Facebook’s new video app hits Samsung Smart TVs

Facebook’s new video app is now available on Samsung Smart TVs – which makes Samsung the first platform to feature the social network’s latest application. Facebook had announced earlier this month that it was soon releasing a video app aimed at connected TVs and other media players, like Apple TV and Amazon Fire TV, but didn’t unveil a specific launch date for any of those platforms.

According to Samsung, the Facebook video app for TV is now available on Samsung Smart TVs, including its 2017 QLED TV lineup and all of its 2015, 2016, 2017 Smart TV models. Samsung is the only TV manufacturer that’s supporting the Facebook app at launch, the company also notes.

The app itself allows users to sign into their own Facebook accounts, then view the videos shared by friends or Pages they follow, as well as top videos and others recommended to them based on their interests.

You only have to authenticate with Facebook one time – after installing the app and launching it for the first time, says Samsung.

News of Facebook’s app for the TV’s big screen was originally detailed by Facebook’s VP of Partnerships Dan Rose at the CODE Media conference. The move represents Facebook’s attempt to better compete with video-sharing rival YouTube as a place where creators want to upload and share their work, as well as place where those videos can be more easily discoverable.

The company also said at the time that videos in the News Feed would now play with the sound on, unless your device was set to silent. And the company said that it would no longer crop vertical video, to better compete with Snapchat. A picture-in-picture mode was introduced, as well, allowing you to watch a video by pulling it out to the side of your feed, as you continued to scroll.

More recently, Facebook announced it would test ads in the middle of videos – something that could help publishers make more money from their Facebook videos. This is an area where Facebook is still challenged, as compared with YouTube.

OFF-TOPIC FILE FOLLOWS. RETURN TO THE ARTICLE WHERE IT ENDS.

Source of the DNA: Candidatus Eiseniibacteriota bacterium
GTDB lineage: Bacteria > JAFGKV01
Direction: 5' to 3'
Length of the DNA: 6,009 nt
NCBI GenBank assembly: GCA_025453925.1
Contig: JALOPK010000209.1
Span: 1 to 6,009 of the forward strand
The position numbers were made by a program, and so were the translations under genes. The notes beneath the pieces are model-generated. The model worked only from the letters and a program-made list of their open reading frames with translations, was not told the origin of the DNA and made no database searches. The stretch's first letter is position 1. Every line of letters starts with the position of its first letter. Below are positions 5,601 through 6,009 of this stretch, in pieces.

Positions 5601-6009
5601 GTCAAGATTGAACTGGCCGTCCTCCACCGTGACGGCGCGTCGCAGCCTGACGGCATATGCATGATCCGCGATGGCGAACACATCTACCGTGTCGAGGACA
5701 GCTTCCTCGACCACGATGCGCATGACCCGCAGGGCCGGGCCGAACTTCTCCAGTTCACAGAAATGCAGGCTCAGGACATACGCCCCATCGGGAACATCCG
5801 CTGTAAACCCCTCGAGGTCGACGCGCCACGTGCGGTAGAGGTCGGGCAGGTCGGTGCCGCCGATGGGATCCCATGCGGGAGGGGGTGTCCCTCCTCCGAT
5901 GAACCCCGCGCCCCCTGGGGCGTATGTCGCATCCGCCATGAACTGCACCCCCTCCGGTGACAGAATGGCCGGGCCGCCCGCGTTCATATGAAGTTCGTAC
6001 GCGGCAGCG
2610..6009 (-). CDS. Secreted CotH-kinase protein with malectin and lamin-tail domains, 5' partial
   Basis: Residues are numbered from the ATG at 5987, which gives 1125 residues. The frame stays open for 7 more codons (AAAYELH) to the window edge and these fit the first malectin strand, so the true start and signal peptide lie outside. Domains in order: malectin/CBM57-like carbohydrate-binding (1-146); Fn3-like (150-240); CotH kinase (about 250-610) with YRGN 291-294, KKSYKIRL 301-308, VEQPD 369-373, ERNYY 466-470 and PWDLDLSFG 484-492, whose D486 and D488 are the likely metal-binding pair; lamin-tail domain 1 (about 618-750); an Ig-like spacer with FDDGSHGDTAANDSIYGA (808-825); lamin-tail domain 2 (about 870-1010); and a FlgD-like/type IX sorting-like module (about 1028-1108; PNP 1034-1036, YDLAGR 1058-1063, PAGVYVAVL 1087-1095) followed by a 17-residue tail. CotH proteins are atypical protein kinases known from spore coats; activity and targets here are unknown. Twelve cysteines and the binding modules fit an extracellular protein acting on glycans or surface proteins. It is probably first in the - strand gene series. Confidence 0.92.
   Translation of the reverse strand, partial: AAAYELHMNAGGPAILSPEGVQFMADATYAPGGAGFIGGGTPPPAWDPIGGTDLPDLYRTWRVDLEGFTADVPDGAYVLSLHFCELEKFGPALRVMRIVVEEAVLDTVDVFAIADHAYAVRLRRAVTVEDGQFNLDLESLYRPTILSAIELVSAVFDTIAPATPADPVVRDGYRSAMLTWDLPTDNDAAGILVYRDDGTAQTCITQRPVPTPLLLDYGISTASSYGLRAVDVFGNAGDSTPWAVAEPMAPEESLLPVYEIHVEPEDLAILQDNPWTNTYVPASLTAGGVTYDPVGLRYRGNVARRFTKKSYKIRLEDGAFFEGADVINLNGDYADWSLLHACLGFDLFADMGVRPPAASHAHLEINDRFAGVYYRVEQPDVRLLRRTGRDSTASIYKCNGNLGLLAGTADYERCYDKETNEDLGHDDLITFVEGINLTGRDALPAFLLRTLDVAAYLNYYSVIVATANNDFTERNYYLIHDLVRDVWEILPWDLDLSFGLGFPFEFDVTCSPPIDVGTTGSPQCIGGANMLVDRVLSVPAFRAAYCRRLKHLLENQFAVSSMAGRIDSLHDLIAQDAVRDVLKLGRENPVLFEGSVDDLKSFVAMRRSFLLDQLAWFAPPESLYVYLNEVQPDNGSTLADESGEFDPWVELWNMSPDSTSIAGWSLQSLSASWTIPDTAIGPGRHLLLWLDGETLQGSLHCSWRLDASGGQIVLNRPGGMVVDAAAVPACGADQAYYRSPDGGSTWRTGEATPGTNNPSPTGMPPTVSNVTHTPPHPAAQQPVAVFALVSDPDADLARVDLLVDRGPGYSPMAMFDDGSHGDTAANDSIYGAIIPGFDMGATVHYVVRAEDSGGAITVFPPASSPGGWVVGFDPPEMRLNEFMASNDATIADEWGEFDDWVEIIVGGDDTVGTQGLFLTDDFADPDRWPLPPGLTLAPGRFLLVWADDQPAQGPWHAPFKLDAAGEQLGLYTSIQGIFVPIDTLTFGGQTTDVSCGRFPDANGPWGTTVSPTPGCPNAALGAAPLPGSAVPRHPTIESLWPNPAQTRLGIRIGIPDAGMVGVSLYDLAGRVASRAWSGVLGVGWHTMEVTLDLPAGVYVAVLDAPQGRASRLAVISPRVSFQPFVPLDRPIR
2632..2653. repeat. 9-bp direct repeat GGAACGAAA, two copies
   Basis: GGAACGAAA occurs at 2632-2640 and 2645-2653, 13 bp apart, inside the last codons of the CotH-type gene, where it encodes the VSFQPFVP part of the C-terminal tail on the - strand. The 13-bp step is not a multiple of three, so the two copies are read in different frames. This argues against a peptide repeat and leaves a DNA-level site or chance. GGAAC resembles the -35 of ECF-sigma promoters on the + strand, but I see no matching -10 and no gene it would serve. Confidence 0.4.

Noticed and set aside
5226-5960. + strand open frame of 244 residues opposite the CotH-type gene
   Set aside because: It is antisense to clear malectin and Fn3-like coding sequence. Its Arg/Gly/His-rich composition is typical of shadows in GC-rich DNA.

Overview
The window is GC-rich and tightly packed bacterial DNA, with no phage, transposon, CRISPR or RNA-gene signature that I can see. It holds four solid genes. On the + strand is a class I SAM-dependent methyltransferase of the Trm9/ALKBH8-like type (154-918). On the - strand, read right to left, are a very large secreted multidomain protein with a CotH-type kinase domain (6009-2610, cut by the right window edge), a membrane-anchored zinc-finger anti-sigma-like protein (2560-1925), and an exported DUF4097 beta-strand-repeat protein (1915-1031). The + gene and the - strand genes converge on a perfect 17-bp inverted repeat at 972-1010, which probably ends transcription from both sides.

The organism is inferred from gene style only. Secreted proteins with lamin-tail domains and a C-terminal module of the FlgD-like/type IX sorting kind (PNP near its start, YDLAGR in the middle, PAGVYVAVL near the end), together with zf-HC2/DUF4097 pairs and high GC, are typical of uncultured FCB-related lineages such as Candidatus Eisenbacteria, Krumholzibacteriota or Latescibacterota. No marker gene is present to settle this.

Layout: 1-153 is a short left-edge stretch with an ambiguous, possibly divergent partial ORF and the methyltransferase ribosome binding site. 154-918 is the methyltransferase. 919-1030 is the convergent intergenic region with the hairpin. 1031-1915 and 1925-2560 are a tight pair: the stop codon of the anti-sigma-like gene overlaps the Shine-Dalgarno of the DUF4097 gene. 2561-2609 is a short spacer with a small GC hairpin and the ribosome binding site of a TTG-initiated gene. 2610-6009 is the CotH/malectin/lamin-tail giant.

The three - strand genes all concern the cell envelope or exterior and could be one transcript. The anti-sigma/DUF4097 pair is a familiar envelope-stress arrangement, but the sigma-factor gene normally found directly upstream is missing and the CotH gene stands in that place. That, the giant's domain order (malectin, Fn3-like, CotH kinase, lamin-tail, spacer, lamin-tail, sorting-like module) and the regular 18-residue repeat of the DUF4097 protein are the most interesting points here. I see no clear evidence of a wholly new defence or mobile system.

Combined, these changes are designed to make video a more central part of Facebook’s social network, which is often still used more for things like text updates, sharing links, and posting photos. But Facebook’s focus on video has been expanding, thanks to its launch of live streaming, and other advanced video tools. This includes those that allow creators more control over how their content is shared, such as Rights Manager, its version of YouTube’s Content ID, introduced at last year’s Facebook F8 conference.

With an app for watching video on TVs, Facebook gains another means of capturing users’ attention, not to mention ad dollars.

The company has not yet said when the video app will launch on Apple TV and Amazon Fire TV, but given Samsung’s news, that may not be far off.

Facebook’s video app is available now via the Samsung Smart Hub

Facebook digs into mobile infrastructure in Uganda as TIP commits $170M to startups

While Google is using MWC to show off some of its advances in native apps on mobile devices — specifically in chat apps — the world’s biggest chat app company is doing something completely different. Today, Facebook announced that it is building a 770-kilometer (500-mile) fiber backhaul network in Uganda, in partnership with India’s Airtel and wholesale provider BCS, carriers that both have networking businesses in the country; and its Telecom Infrastructure Project is leading the charge to invest $170 million into telecoms infrastructure startups.

Alongside this, the company is also making headway on its other efforts to play a bigger role in the infrastructure behind how people connect to the internet (and specifically to Facebook) through its Telecom Infrastructure Project. Facebook’s own Voyager optical networking transponder is now being deployed and tested by the carriers Telia and Orange in Europe.

Facebook said it expects the Uganda project — which will see “tens of millions of investment” from Facebook — to cover access for more than 3 million people (that’s not how many will use it, but how many can potentially be covered). As a backhaul network, the purpose will be to provide more capacity to wireless carriers’ base stations so that they can offer 3G and 4G mobile data services (in many places in the developing world, carriers still can offer no more than 2G or 2.5G).

voyagerThe Voyager project, meanwhile, is one of a number of updates from the TIP, which was created by Facebook last year but (like Facebook’s other connectivity project, Internet.org) counts a number of other members — in this case, over 450, including large and small, regional carriers; equipment and software vendors like Intel and Microsoft; and more.